Tripoli, Libya, 16 September 2023 — Today, 29 tonnes of medical supplies arrived in Benghazi, Libya, from the WHO Global Logistics Hub in Dubai, United Arab Emirates. The shipment, with enough supplies to deliver medical aid to around 250,000 people, reflects the stepped-up emergency response to unprecedented flooding in eastern Libya caused by Storm Daniel. Supplies include essential medicines, trauma and emergency surgical supplies, and medical equipment. We also have body bags for the safe and dignified removal and burial of the deceased.
The impact of Storm Daniel was further exacerbated by the collapse of two dams in Derna, which killed thousands of people. More than 9,000 people remain missing. WHO teams are working with the Libyan Ministry of Health to trace the dead and missing. To date, 3,958 bodies have been recovered, identified and death certificates issued. This number is expected to increase as more bodies are recovered by search and rescue teams.
“This is a disaster of epic proportions,” said Dr. Ahmed Zuiten, WHO representative in Libya. “We grieve the indescribable loss of thousands of souls. Our thoughts are with the families who have lost loved ones and with all the communities affected. , is fully committed to providing the necessary assistance to restore health services to the affected population in eastern Libya. ”
Today’s shipment will help replenish supplies at more than half of the affected area’s health facilities, most of which are unable to function due to shortages of medicines and medical equipment. Supplies will be provided to hospitals and primary health care centers, which will be critical to restoring function. The 29 tonnes (130 cubic meters) of supplies arriving today is the second delivery by WHO. The first delivery of 29 tonnes of emergency medical supplies was made from WHO’s existing emergency stockpile in Libya.
WHO is working closely with the Libyan Ministry of Health and the National Center for Disease Control to identify and respond to the health needs of survivors and affected populations in temporary settlements and displacement camps. WHO teams are working on the ground as part of an evaluation mission led by the Ministry of Health, as well as participating in evaluation missions conducted by United Nations agencies. This ongoing health assessment covers Al Bayda, Al Marji, Shahat districts and other affected areas.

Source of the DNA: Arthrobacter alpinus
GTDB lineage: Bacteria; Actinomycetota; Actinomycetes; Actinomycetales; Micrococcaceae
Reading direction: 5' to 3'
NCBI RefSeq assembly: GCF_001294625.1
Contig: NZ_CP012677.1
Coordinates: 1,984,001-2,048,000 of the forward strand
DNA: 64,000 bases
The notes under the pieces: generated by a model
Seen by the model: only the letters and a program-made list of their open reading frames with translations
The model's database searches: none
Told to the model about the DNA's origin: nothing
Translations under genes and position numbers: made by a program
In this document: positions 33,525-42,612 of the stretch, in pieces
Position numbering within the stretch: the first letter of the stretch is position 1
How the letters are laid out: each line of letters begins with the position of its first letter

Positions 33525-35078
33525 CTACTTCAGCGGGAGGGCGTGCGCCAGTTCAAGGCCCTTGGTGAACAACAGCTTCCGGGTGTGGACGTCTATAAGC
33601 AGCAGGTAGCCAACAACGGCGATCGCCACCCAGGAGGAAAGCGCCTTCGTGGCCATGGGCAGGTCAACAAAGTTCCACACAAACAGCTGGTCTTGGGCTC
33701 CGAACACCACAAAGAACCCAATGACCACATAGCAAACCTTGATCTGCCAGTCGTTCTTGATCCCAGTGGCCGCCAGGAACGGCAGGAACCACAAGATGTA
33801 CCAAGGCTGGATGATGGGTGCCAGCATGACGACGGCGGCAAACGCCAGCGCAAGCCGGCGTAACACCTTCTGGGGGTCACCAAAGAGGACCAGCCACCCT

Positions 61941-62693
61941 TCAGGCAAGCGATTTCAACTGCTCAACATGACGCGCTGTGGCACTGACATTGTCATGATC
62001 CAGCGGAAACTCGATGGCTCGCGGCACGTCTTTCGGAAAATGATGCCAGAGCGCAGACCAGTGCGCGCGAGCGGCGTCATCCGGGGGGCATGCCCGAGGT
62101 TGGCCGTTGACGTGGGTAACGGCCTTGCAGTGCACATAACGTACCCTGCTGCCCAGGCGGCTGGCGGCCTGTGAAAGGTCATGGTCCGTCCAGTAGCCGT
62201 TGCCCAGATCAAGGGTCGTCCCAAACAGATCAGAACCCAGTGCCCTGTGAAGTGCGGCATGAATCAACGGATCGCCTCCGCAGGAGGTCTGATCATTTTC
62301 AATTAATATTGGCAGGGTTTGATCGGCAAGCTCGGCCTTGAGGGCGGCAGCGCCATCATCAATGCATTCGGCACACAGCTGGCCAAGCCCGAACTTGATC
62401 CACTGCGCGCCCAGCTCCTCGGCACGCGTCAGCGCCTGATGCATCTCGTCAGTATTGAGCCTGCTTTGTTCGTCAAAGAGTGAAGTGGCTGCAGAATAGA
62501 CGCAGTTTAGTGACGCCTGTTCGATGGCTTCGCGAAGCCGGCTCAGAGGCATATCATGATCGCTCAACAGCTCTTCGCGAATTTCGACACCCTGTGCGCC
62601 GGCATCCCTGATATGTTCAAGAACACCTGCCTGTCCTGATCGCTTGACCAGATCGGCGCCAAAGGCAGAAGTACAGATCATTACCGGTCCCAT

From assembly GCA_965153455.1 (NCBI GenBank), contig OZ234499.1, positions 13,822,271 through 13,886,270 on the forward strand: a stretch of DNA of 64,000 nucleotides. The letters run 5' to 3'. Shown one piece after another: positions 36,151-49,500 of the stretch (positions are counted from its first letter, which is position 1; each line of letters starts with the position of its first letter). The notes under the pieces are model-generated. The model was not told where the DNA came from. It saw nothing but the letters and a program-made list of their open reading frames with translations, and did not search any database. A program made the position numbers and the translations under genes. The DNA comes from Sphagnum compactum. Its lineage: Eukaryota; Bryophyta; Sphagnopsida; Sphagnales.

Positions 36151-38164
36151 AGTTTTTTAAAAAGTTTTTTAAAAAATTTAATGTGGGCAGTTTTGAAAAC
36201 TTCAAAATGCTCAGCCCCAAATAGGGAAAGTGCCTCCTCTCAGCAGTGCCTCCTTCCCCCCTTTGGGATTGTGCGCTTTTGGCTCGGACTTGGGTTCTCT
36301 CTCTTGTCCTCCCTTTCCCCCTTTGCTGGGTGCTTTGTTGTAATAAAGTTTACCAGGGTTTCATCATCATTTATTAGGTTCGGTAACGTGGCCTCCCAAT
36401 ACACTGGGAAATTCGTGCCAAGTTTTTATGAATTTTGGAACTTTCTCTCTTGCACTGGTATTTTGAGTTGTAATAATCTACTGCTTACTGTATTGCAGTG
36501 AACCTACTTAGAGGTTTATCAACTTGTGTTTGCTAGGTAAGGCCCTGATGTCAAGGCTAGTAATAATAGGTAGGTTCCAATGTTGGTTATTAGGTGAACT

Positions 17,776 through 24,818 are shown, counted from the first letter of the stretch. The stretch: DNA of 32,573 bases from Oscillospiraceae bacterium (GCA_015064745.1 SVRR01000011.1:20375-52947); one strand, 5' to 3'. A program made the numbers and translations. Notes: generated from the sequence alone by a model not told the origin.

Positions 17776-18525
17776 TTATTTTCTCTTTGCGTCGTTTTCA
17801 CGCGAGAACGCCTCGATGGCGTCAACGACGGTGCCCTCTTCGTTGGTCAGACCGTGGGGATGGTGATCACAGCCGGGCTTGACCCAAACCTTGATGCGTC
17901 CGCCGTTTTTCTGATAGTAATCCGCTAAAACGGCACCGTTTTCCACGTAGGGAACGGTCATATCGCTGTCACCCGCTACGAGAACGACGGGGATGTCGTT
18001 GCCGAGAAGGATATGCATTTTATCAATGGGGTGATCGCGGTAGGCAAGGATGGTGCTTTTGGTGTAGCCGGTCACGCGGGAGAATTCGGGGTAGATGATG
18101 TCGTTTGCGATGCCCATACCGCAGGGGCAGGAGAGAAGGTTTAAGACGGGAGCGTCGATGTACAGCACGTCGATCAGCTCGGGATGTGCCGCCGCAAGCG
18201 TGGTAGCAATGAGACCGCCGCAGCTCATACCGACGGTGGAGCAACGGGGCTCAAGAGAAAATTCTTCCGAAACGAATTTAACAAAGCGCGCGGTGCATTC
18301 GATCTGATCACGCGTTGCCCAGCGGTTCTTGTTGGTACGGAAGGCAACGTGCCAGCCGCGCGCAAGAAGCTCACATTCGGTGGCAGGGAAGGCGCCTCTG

While this assessment continues, the current priority is to restore the functioning of hospitals and health centers and to prevent and control the spread of infectious diseases. WHO supports the emergency delivery of health care through the provision of essential goods and supplies, such as medical equipment, medicines for the treatment of communicable and non-communicable diseases, surgical supplies and anesthesia supplies.
WHO’s response priorities in the coming weeks and months include conducting detailed health assessments, restoring the functioning of health facilities in affected areas, and establishing fixed and mobile clinics as close as possible to affected populations. This includes: WHO will further strengthen access to health care by deploying international emergency medical teams to provide health services in remote and hard-to-reach areas. Strengthening disease surveillance and infectious disease control is critical, especially for the estimated 35,000 people who have been displaced by this crisis. WHO will also work with local health authorities to coordinate the overall emergency medical response.
B-roll of medical supplies being loaded at the WHO logistics hub at the International Humanitarian City in Dubai: click here
Access WHO photo library images of Libya floods: click here
Yahya Bouzo, Communications Officer, WHO Libya Country Office